New SCIP database will improve transparency on hazardous substances in articles

The new SCIP database will contain information on substances of concern in articles, as such or in complex objects (products).

The aim is to promote the substitution of hazardous chemicals and a circular economy by providing waste operators with additional data on the presence of hazardous substances in articles that are becoming waste.

Authorities can use the database as a tool to monitor and help identify the substances of concern that are present in articles. It will also allow them to consider the need for further regulatory actions.

For consumers, the database offers information that will help them make more informed purchase decisions.

Information to be submitted to ECHA

Companies placing articles on the EU market will need to submit the following to the SCIP database:

  • Information relevant to the identification of the article or complex object (product)
  • Name, concentration range and location of the substance of very high concern (SVHC) on the ECHA Candidate List
  • Other information on the safe use of the article, in particular, if the above information is not sufficient to ensure proper management of the article as waste

The information made publicly available on articles will not include any confidential business information. This means that, for example, the concentration of the substance in the article is collected in ranges, not in exact amounts.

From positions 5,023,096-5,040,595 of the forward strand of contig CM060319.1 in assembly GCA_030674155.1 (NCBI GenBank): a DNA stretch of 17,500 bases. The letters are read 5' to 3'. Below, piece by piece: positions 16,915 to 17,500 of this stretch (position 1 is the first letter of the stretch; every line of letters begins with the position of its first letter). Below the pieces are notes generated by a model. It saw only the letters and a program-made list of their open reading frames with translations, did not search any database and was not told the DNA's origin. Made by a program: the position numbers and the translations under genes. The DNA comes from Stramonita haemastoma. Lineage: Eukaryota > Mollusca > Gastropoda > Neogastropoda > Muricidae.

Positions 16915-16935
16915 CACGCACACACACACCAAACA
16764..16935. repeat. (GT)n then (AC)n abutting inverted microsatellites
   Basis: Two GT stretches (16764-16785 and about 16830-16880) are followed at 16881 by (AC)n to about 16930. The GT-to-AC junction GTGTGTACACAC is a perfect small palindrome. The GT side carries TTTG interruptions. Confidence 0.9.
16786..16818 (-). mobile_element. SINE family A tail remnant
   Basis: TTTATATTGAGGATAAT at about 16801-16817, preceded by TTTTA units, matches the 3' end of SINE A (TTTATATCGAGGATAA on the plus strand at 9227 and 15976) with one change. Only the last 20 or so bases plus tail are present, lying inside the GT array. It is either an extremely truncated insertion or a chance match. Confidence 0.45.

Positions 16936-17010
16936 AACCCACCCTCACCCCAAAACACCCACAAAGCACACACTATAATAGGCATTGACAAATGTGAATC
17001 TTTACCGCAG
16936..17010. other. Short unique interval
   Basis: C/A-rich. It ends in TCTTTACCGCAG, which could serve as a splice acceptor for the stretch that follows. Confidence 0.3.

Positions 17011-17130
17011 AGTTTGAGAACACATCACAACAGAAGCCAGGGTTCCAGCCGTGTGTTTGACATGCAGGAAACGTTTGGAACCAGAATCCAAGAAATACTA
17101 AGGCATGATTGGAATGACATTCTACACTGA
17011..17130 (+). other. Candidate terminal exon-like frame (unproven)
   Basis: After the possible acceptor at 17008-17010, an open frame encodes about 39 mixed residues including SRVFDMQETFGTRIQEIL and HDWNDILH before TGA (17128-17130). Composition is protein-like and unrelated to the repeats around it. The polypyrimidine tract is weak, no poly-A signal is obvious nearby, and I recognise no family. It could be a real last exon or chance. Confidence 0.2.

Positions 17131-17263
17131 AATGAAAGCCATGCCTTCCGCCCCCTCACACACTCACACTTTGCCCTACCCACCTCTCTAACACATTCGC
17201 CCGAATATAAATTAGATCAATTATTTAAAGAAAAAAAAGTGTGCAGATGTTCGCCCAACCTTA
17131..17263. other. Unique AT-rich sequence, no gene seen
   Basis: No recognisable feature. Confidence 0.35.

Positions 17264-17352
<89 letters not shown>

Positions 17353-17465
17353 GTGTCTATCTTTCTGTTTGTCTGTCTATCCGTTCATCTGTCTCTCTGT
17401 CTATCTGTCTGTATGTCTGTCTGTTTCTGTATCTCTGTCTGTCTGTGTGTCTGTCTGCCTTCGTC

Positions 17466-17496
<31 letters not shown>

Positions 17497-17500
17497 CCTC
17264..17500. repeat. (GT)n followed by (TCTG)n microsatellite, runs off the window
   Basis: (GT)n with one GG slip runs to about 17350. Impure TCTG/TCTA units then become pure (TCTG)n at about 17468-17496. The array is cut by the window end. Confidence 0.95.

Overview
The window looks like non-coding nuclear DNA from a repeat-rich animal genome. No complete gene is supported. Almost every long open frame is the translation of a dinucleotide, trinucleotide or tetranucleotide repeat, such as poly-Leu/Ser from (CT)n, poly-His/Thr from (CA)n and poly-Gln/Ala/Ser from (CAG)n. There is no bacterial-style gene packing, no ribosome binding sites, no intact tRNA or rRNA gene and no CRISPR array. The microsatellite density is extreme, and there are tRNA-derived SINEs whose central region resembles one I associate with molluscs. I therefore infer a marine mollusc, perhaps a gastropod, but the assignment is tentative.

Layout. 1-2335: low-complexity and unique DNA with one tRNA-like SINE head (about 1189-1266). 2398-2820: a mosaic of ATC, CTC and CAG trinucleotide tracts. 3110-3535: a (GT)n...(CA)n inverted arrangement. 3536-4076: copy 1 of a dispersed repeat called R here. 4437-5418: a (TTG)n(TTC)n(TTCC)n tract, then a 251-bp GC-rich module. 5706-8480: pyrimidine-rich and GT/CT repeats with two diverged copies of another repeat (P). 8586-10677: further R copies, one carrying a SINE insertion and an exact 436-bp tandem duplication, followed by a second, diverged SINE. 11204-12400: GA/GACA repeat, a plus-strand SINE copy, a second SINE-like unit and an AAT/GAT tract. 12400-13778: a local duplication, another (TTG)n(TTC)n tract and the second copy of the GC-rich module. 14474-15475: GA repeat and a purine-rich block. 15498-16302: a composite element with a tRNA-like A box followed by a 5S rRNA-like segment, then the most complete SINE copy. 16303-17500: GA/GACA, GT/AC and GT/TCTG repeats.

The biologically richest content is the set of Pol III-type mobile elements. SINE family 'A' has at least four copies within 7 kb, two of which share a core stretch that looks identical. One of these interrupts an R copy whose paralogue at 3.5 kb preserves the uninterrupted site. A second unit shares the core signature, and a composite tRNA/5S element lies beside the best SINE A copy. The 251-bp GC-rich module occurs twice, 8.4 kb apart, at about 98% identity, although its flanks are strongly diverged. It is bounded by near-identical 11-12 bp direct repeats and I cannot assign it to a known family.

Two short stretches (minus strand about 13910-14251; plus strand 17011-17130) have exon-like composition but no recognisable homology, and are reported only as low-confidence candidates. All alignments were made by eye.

ECHA’s Candidate List currently contains 205 substances of very high concern and it is updated twice a year with new substances.

Who needs to provide information?

An SVHC on the Candidate List must be present in an article in a concentration above 0.1 % weight by weight to trigger the submission requirement. The majority of articles on the EU market do not contain these substances and therefore do not need to be notified to the database.

The following suppliers of articles will need to provide information to the SCIP database as of January 2021:

  • EU producers and assemblers
  • EU importers
  • EU distributors of articles and other actors who place articles on the market

Retailers and other actors supplying articles directly to consumers do not need to provide information to it.

How could the SCIP database benefit the construction waste sector?

The SCIP database will include information:

  • On the categories of complex objects and articles based on their use and function (product families)
  • On the materials the articles are made of; and
  • On the concentration range of the SVHCs in the articles

This information (to be made available by ECHA) may support the construction waste sector in improving current waste management practices and approaches to foster the use of waste as a resource.

For instance, it could support the segregation of waste containing SVHCs in renovation and demolition activities and to identify material-based streams that could be impacted by the presence of SVHCs. In this context, it could also contribute to innovation and emergence of new waste treatment technologies for this sector.

NOTE. This article was written by: Mr. Bo Balduyck & Mr. Thelmo J.V: Prazeres


This article was featured in the 2020 edition of the publication. Access the full publication here:

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